In my lab setup, I have a Heavy Forwarder hosted in AWS and an indexer at home that the HF forwards data to.
Every now and then forwarding of data gets interrupted because my old router starts suddenly considering it as a SIP attack and starts dropping it. During that time the queue on the HF gets full and it freaks out.
I wanted to make sure that even during the period when then happens I don't lose the data that the HF receives via it's HTTP Event Collector so I've created a 1 GB persistent queue on the HEC input. The connection went down again but once I got it fixed I did not get the data that I know was generated during that time. Nothing in my indexer. While it was still down I had a look at the
SPLUNK_HOME/var/run/splunk/httpin directory and there was one file but just a short meaningless string in there.
When going through the internal logs I did notice this around the time the connection was lost:
TcpInputProc - Stopping all listening ports. Queues blocked for more than 300 seconds
I'm sure I haven't filled up the persistent queue, so if all ports get stopped when the standard queue gets full, what is the point of the persistent queue?
Or am I doing something wrong here?
I did see those docs, it does not really explain why I'm seeing this behaviour.
I have the [queue] maxSize = 500KB by default and the persistent queue set to 1GB, which is larger then the size of the Queue. I don't see the queueSize stanza in the documentation for inputs.conf. I'm assuming it might be a depreciated setting but will put it in my conf anyway and test to see if it makes a difference.
Please look for other errors around that time.
A queue blocking is just a symptom but not the cause of the issue. When setting a persistenQueue in inputs.conf (remember, it's per input), also make sure to increaes all queue sizes accordingly (general setting in server.conf). I would not suggest playing around with persistentQueues and queue sizes if you don't have much experience with it. If you have a license and thus are entitled to open cases, I'd suggest to do so. Splunk support then may actually have a look at your environment and suggest settings for your queues (or other problems you might be facing).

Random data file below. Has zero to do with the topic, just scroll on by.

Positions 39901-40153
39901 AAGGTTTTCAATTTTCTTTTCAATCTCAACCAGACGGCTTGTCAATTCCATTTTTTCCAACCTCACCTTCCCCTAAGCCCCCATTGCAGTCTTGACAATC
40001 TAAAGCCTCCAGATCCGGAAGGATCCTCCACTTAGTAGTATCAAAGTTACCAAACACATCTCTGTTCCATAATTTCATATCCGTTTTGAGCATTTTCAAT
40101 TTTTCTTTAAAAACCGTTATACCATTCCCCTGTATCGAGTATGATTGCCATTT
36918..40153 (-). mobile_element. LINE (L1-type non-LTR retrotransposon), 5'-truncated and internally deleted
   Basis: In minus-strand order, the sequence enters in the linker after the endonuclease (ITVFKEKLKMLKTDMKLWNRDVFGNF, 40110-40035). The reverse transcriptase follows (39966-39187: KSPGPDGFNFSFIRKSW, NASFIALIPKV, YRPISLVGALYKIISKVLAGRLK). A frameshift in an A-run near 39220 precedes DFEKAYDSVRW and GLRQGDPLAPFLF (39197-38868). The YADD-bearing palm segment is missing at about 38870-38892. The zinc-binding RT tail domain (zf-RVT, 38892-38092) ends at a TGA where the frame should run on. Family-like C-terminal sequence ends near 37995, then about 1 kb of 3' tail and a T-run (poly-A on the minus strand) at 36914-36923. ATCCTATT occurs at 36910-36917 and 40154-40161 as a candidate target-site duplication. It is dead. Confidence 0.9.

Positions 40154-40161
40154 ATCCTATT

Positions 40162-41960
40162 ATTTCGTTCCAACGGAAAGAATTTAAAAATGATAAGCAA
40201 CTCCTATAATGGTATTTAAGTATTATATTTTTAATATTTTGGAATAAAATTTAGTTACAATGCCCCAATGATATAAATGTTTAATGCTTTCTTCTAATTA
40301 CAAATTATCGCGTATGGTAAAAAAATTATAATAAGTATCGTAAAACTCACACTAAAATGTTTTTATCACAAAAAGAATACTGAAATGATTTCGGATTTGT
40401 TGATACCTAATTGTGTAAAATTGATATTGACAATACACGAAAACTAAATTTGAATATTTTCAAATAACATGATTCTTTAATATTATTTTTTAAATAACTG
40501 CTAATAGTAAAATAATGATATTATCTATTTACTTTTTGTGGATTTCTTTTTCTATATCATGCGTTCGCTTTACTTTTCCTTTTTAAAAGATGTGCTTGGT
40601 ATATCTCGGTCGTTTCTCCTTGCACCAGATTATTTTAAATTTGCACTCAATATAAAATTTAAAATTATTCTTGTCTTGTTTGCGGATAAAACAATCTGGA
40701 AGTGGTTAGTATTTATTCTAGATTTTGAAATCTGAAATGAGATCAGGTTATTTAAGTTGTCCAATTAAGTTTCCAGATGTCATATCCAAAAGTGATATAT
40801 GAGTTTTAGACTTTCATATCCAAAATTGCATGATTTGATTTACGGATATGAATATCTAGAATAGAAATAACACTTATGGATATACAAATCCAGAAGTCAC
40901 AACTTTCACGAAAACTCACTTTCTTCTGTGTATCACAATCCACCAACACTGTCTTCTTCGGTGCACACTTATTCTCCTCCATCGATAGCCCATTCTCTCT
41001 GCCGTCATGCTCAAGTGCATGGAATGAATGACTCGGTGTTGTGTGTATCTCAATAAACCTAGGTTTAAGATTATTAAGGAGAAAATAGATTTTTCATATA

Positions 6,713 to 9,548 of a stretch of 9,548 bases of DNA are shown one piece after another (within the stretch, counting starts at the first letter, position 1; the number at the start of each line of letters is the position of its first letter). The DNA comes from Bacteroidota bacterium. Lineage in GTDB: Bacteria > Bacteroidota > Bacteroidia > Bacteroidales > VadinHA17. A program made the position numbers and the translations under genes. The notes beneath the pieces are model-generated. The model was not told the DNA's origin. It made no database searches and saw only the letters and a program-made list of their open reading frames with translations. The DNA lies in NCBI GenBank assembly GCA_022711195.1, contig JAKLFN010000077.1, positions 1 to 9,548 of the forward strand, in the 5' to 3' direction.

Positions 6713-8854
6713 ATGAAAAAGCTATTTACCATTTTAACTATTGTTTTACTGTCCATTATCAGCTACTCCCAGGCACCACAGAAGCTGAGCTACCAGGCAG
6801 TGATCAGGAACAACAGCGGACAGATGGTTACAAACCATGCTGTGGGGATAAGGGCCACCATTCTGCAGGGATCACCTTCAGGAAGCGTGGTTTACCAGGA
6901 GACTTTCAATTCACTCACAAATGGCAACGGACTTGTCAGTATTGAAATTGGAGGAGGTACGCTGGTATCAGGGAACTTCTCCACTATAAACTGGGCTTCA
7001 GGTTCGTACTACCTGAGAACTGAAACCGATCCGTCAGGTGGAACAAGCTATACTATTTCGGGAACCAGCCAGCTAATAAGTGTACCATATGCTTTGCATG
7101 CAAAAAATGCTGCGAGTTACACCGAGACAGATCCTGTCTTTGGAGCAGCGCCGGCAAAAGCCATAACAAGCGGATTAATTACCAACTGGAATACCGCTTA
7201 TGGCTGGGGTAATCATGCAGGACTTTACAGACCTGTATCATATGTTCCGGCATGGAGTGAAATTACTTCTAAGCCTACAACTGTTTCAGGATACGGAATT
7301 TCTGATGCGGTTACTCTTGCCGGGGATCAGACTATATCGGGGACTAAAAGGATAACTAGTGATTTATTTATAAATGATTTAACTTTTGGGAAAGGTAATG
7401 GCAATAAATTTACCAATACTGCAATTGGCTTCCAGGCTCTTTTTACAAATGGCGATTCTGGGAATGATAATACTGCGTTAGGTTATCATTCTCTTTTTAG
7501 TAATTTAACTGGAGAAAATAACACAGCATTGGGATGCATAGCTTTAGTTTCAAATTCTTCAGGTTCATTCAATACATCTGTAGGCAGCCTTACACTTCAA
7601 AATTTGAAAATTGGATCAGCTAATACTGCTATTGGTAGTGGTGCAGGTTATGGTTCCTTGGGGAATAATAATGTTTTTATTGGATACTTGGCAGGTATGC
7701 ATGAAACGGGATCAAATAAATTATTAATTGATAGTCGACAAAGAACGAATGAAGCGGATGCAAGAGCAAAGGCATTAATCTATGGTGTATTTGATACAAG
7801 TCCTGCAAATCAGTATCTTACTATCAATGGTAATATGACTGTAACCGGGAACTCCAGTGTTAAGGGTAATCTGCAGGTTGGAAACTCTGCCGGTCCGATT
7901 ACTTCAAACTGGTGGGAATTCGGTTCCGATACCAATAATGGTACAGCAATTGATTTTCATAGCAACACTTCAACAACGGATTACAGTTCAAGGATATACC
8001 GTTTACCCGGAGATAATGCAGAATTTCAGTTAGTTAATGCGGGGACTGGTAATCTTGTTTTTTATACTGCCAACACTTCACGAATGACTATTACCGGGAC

Take this with a grain of salt, because I'm just here looking for details about the persistent queue myself, but it sounds like you think it is a queue where the heavy forwarder holds onto data it can't send to the indexer. I believe the point of the persistent queue is to hold streaming data (udp/tcp/hec) that the heavy forwarder isn't able to process immediately due to its queues filling up. So it's useful for when your heavy forwarder receives too much data to immediately process, because it caches that data instead of dropping it. I don't think it will work as a cache for data that the heavy forwarder is attempting to send to an indexer though. I believe the default behavior of universal/heavy forwarders is to cache data that cannot be transmitted to an indexer, but your router may be dropping the information without the heavy forwarder knowing it is being dropped.
I think what you want to do is use indexer acknowledgement. Edit your outputs.conf and set useACK=true so that the heavy forwarder would resend data to the indexer when it doesn't receive acknowledgement that it was received. Then I believe it would cache outbound data at the heavy forwarder until you fixed your router.
server=, , ...
Here's the splunk doc for indexer ack:
Persistent queues and useACK are two different kind of configurations that have nothing do to with each other. Persistent queues get either configured in inputs.conf per input,
useACK however is used for all outgoing data.
So yes, from what I can read out of the doc persistent queues will be filled up when the processing pipeline get's filled it, which is something that happens if the data is being streamed in faster that the pipeline can process it but also when the output is failing (like when there is loss of connectivity to the indexer) which is my scenario. Not 100% sure at this point. Will try to find some more info on this.